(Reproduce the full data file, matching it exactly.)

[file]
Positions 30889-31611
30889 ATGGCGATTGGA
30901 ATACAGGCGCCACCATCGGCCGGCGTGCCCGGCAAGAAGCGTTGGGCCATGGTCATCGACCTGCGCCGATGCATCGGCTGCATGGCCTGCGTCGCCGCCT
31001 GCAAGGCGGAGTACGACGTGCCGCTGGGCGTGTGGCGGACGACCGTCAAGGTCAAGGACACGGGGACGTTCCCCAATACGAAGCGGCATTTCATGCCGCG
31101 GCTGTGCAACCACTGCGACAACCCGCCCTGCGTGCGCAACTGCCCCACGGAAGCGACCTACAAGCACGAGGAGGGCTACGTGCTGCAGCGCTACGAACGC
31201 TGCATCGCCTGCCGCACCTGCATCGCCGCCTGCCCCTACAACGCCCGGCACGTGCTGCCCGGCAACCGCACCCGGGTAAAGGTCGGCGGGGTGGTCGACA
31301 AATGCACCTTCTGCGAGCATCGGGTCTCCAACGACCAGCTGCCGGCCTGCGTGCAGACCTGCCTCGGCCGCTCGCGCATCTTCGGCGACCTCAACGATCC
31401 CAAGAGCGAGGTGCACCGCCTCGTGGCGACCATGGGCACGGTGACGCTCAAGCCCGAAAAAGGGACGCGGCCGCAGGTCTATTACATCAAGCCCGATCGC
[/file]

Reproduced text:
Positions 30889-31611
30889 ATGGCGATTGGA
30901 ATACAGGCGCCACCATCGGCCGGCGTGCCCGGCAAGAAGCGTTGGGCCATGGTCATCGACCTGCGCCGATGCATCGGCTGCATGGCCTGCGTCGCCGCCT
31001 GCAAGGCGGAGTACGACGTGCCGCTGGGCGTGTGGCGGACGACCGTCAAGGTCAAGGACACGGGGACGTTCCCCAATACGAAGCGGCATTTCATGCCGCG
31101 GCTGTGCAACCACTGCGACAACCCGCCCTGCGTGCGCAACTGCCCCACGGAAGCGACCTACAAGCACGAGGAGGGCTACGTGCTGCAGCGCTACGAACGC
31201 TGCATCGCCTGCCGCACCTGCATCGCCGCCTGCCCCTACAACGCCCGGCACGTGCTGCCCGGCAACCGCACCCGGGTAAAGGTCGGCGGGGTGGTCGACA
31301 AATGCACCTTCTGCGAGCATCGGGTCTCCAACGACCAGCTGCCGGCCTGCGTGCAGACCTGCCTCGGCCGCTCGCGCATCTTCGGCGACCTCAACGATCC
31401 CAAGAGCGAGGTGCACCGCCTCGTGGCGACCATGGGCACGGTGACGCTCAAGCCCGAAAAAGGGACGCGGCCGCAGGTCTATTACATCAAGCCCGATCGC